Caprock Canyons State Park is located in the panhandle country of Texas, about 100 miles southeast of Amarillo. The primary attraction is undoubtedly the colorful and rugged geography. The state park is 15,300 acres of erosional canyons and exposed ancient sedimentary deposits on the eastern edge of the Llano Estacado. The Llano Estacado is one of the flattest places on earth, but the escarpment edge rises dramatically hundreds of feet up from the lower plains and canyon bottoms.
In addition to the geology and geography, the state park also features a bison herd, a prairie dog colony, campgrounds, a fishing lake, important historic and prehistoric archaeological sites, and over 90 miles of trails.
My time at the Caprock Canyons State Park was brief, but I did manage two short 2-mile hikes plus a visit to the natural bridge. I absolutely plan on visiting the park again to hike the longer trails and see more of the backcountry.
The free hiking trail map available at the visitor center should be sufficient for hiking within the park. The trails are generally well-maintained and easy to follow.
The trails are well-marked and the odds of getting lost are slim, but if a section is labeled “steep and rugged” on the map, it’s no exaggeration.
Some good advice:
The “steep and rugged” Haynes Ridge Overlook Trail climbs over 400′ from the trailhead.
The Upper Canyon Trail passes many colorful formations. There was a bit of water in the creek during this February visit but I wouldn’t count on it during hot or dry seasons.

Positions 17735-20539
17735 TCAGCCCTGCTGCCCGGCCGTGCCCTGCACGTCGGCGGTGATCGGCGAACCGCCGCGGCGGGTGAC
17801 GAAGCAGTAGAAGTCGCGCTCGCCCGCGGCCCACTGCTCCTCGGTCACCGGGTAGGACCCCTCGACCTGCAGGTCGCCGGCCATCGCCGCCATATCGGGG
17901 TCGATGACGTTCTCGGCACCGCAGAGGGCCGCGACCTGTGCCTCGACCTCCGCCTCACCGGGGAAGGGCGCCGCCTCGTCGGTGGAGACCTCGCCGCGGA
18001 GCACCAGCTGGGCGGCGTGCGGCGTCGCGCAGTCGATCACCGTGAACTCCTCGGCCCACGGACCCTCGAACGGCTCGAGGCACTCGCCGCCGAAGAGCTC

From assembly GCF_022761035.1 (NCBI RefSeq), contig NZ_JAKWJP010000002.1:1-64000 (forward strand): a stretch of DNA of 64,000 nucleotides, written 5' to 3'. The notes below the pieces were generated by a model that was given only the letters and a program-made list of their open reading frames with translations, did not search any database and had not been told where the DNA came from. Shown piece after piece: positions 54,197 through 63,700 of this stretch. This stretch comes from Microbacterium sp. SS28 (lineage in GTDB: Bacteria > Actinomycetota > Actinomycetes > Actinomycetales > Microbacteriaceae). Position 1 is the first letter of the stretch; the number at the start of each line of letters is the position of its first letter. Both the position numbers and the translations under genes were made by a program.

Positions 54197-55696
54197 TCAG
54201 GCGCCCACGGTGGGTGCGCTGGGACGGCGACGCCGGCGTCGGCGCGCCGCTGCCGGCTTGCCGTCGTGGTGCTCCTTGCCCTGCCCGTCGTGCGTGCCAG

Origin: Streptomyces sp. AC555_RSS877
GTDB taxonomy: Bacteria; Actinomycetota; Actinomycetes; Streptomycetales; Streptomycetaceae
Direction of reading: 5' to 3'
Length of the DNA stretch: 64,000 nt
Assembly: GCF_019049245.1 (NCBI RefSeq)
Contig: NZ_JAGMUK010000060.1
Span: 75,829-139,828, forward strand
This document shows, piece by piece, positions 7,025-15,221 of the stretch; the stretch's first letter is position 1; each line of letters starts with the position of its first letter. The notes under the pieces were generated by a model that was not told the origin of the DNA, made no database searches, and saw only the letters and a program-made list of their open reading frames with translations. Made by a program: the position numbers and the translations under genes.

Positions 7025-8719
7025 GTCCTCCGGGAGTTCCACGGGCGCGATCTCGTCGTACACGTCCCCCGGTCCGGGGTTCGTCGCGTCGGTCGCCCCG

The sedimentary deposits of the Llano Estacado are over 200 million years old. Within these ancient deposits, bands of gypsum crystals have formed over time. These bands create some interesting geologic features within the park, including collapsed domes and a natural bridge.
Caprock Canyons State Park also includes the Trailway, a 64-mile-long abandoned railroad line that runs from Estelline to South Plains, Texas. The Trailway is open to backpackers, day hikers, bicyclers, and horsemen.
Travelers should be prepared and relatively self-sufficient when touring this very rural region of Texas. Driving through the nearby town of Turkey, for example, there was a gas station / convenience store but no restaurants, supermarket, or other obviously open businesses. This is the Turkey, Texas business district during a holiday weekend when the state park was quite busy with visitors:
Lodging could be a logistical hurdle when visiting Caprock Canyons State Park. There are no open public lands for wilderness camping or overnight parking. An online search indicates there is a hotel in Turkey but I did not notice it while driving through town. The obvious alternatives are the state park campgrounds or ‘commuting’ from motels in larger towns 50-60 miles away along Interstate 27 and US Route 287.